Bureaucrat who helped write animal welfare laws hired to investigate Ontario SPCA
Civil servant Mike Zimmerman helped to write animal welfare laws in Ontario
A longtime bureaucrat who helped write animal welfare laws in Ontario has been hired by two non-profit organizations to perform a deep dive into the agency charged with enforcing those laws.
Zoocheck Canada and Animal Alliance Canada have hired Mike Zimmerman, who worked with the Ministry of Community Safety and Correctional Services for decades before retiring last month, to lead an investigation into the Ontario Society for the Prevention of Cruelty to Animals.
"I think we have a very good animal welfare law, the OSPCA Act," said Zimmerman, who led a team that revised the act in 2009.
"But my concern is it might not be enforced effectively, equitably or with accountability."
OSPCA lacks transparency: bureaucrat
The OSPCA is a registered charity that enforces animal cruelty laws across the province and has police powers under the act. It receives $5.5 million annually from the ministry to help cover its enforcement costs.
"Animal welfare and animal protection is such an important service that it should be done in a more open and accountable way than it seems to be right now," Zimmerman said.
Zimmerman cites the fact the OSPCA is not subject to freedom-of-information legislation as an example of the society's lack of transparency.
Zoocheck director Rob Laidlaw said Zimmerman was a natural choice.
"He was on the inside and understands the processes and understands the different perspectives and was actually involved in dealing with them in one way or another," Laidlaw said.
"There is nobody better positioned at this time to conduct a review of this nature."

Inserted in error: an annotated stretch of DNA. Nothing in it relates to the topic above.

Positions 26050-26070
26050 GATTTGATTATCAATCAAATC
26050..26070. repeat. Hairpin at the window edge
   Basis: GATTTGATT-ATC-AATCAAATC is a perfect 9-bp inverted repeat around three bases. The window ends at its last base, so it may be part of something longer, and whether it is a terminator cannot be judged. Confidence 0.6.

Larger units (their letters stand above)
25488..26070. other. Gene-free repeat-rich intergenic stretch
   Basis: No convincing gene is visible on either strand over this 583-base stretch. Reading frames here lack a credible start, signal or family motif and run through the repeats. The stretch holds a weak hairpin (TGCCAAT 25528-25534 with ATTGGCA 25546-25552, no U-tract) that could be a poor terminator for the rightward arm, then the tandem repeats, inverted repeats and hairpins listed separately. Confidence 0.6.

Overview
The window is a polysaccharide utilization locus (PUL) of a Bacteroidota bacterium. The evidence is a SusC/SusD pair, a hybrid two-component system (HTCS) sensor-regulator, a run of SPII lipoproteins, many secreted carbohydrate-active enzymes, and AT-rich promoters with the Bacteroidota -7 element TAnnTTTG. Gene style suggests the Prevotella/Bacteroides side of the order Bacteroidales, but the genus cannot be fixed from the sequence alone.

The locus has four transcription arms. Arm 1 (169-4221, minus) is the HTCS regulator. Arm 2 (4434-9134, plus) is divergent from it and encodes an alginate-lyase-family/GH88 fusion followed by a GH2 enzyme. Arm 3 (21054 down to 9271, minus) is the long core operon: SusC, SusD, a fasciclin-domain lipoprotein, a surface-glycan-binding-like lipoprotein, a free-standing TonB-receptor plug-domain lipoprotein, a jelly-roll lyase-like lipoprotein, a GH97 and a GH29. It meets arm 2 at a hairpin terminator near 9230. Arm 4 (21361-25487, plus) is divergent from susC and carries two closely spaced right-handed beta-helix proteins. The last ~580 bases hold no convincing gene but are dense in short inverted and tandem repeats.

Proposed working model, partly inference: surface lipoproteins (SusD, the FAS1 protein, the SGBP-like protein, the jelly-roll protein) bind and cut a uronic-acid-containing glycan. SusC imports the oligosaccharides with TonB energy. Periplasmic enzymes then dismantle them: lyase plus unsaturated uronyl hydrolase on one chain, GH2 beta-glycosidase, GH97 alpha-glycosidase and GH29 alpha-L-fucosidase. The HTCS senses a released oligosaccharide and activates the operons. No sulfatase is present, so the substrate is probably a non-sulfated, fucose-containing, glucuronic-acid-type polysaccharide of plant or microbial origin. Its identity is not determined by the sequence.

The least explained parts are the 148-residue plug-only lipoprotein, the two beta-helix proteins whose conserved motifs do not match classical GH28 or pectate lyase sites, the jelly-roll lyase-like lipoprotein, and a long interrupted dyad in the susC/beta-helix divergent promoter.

Animal Alliance said they have concerns that animal protection legislation is not consistently applied throughout Ontario.
"We believe our report will help the government fully understand that there are deficiencies in the system and take action to better protect animals in the province," Animal Alliance director Liz White said in a statement.
In Premier Kathleen Wynne's mandate letters sent to ministers in late September, she asked for Community Safety Minister David Orazietti to review "the current animal welfare framework" in the province.
"I know that issues around animal welfare continue to evolve and are now more complex than ever before," Orazietti said in an email.
"I am moving forward with reviewing the current model to ensure we continue improving and protecting animals from abuse and mistreatment."
How Marineland fits in
The OSPCA said it works with various organizations and special-interest groups routinely and didn't dismiss the upcoming investigation.
"As Ontario's animal welfare charity, we continually seek opportunities to improve protection of and conditions for animals," said OSPCA spokeswoman Melissa Kosowan.
Zimmerman said he'll look into specific cases, including how the OSPCA handled a massive investigation into reports of animal cruelty at Marineland, a tourist attraction in Niagara Falls, Ont., with both marine and land animals. The OSPCA didn't lay charges in that case and Marineland has maintained it treats its animals properly and with love and care.
Zoo inspection agents to be looked at
He said he'll also examine the OSPCA's relatively new team of zoo inspection agents, which came into being a few years ago.
Zimmerman will return with a number of recommendations when he produces his report, which will be made public, next March. He and Zoocheck hope the government and the OSPCA participate in the investigation.
"Then maybe we can make some decent changes to protect animals because we certainly need them in Ontario," Laidlaw said.